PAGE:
The Internet, and the global free flow of data that it has enabled, has undercut long-standing legal, normative, and procedural arrangements governing the control of information. Across the globe, governments and multinational companies alike are discovering that the prevailing geography-centric approach to data and jurisdiction is simply incompatible with the world of globalized digital communications. They are finding that prior methods of controlling information—such as those used to protect privacy, enforce intellectual property rights, and provide law enforcement access to information for criminal cases—are increasingly being challenged by the hard reality that data today recognizes no national borders.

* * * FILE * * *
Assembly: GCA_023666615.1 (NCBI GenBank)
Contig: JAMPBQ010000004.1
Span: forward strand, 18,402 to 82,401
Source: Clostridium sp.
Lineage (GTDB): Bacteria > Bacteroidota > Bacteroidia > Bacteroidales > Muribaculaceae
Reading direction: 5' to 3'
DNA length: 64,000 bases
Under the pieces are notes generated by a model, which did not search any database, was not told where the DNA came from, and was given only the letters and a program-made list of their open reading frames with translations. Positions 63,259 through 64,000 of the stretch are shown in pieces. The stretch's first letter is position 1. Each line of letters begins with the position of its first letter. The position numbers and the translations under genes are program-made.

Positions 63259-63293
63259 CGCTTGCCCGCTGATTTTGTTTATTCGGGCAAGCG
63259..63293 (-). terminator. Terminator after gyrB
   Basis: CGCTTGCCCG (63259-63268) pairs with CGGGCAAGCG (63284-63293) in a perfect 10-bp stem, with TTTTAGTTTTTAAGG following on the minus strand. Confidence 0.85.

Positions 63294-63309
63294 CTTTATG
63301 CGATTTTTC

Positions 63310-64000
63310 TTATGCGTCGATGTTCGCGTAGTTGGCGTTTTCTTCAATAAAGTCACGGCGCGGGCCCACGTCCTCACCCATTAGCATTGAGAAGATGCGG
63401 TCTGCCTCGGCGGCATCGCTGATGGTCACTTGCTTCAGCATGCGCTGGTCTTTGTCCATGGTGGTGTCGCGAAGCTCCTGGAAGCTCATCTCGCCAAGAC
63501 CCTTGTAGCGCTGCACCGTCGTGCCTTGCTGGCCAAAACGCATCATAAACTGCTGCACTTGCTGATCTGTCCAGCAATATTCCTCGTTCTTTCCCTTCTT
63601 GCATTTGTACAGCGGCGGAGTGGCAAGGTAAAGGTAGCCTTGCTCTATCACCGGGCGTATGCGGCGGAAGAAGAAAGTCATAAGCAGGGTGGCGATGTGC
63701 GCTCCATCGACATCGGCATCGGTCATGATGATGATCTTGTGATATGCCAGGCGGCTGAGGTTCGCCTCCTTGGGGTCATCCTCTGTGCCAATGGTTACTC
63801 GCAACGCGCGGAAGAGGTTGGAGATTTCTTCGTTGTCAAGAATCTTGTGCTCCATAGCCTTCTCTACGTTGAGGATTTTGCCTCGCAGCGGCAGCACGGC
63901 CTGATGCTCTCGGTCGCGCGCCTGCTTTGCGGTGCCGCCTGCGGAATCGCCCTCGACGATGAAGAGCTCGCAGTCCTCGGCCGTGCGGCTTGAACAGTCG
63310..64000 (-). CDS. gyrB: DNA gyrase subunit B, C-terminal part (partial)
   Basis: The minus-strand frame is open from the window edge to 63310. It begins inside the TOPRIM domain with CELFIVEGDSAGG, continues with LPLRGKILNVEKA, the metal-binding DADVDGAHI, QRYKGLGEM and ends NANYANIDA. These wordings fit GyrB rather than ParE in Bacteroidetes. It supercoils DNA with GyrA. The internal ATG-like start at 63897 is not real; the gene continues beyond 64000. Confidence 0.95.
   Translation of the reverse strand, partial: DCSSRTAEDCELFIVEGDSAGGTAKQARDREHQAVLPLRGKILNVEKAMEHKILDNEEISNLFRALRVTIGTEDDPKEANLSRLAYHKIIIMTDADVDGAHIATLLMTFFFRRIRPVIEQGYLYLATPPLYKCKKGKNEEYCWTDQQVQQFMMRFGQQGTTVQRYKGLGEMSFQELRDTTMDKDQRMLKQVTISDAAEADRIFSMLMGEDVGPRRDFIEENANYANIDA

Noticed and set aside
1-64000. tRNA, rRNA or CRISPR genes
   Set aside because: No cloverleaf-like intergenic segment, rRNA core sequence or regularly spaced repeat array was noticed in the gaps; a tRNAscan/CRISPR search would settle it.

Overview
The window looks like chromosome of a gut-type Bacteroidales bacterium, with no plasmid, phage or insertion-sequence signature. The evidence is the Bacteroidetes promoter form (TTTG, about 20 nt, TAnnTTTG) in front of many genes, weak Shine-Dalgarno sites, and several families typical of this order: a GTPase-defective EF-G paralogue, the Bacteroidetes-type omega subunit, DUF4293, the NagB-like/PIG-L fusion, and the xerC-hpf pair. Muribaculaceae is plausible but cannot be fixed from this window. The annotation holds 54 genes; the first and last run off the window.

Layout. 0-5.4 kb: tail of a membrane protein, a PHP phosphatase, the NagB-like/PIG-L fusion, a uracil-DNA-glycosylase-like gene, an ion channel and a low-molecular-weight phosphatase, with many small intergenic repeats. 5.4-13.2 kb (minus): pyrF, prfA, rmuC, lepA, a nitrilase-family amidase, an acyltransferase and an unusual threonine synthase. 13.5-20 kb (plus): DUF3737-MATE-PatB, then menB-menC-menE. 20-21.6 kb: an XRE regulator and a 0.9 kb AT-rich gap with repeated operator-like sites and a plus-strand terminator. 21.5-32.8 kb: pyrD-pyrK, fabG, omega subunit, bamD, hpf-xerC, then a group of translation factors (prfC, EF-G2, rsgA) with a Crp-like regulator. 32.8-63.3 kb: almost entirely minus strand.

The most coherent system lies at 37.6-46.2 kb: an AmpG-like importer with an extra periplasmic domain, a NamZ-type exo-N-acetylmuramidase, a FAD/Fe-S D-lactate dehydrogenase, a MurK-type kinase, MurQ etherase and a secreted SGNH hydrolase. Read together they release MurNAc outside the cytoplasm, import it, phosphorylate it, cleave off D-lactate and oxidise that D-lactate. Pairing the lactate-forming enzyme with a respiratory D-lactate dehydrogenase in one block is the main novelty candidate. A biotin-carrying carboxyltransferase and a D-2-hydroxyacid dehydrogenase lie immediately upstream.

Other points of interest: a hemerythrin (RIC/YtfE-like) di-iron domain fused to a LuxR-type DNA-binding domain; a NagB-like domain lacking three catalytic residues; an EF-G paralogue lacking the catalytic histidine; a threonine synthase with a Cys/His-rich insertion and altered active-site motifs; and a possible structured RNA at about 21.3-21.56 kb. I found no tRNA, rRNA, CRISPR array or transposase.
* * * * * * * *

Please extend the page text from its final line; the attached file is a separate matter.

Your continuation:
Through an analysis of the most notable legal, policy, and diplomatic challenges emerging out of the globalization of data—and the various responses to those challenges—this paper makes the case that the international community ought to reject geographic-based data control frameworks. Alternatively, it argues, nations should adopt jurisdictional and operational frameworks that are geography-agnostic and premised instead on data flow “control points,” the levers of control over a particular information system. The paper offers a control point framework for digital policymaking, which the authors derive from control point analysis and the contextual integrity model, two analytic methodologies designed to allow for technical policy discussions in computer engineering and digital privacy law, respectively. Finally, it proffers some recommendations for how the international community might harmonize various national approaches to digital law and policy in a way that is consistent with a control point approach.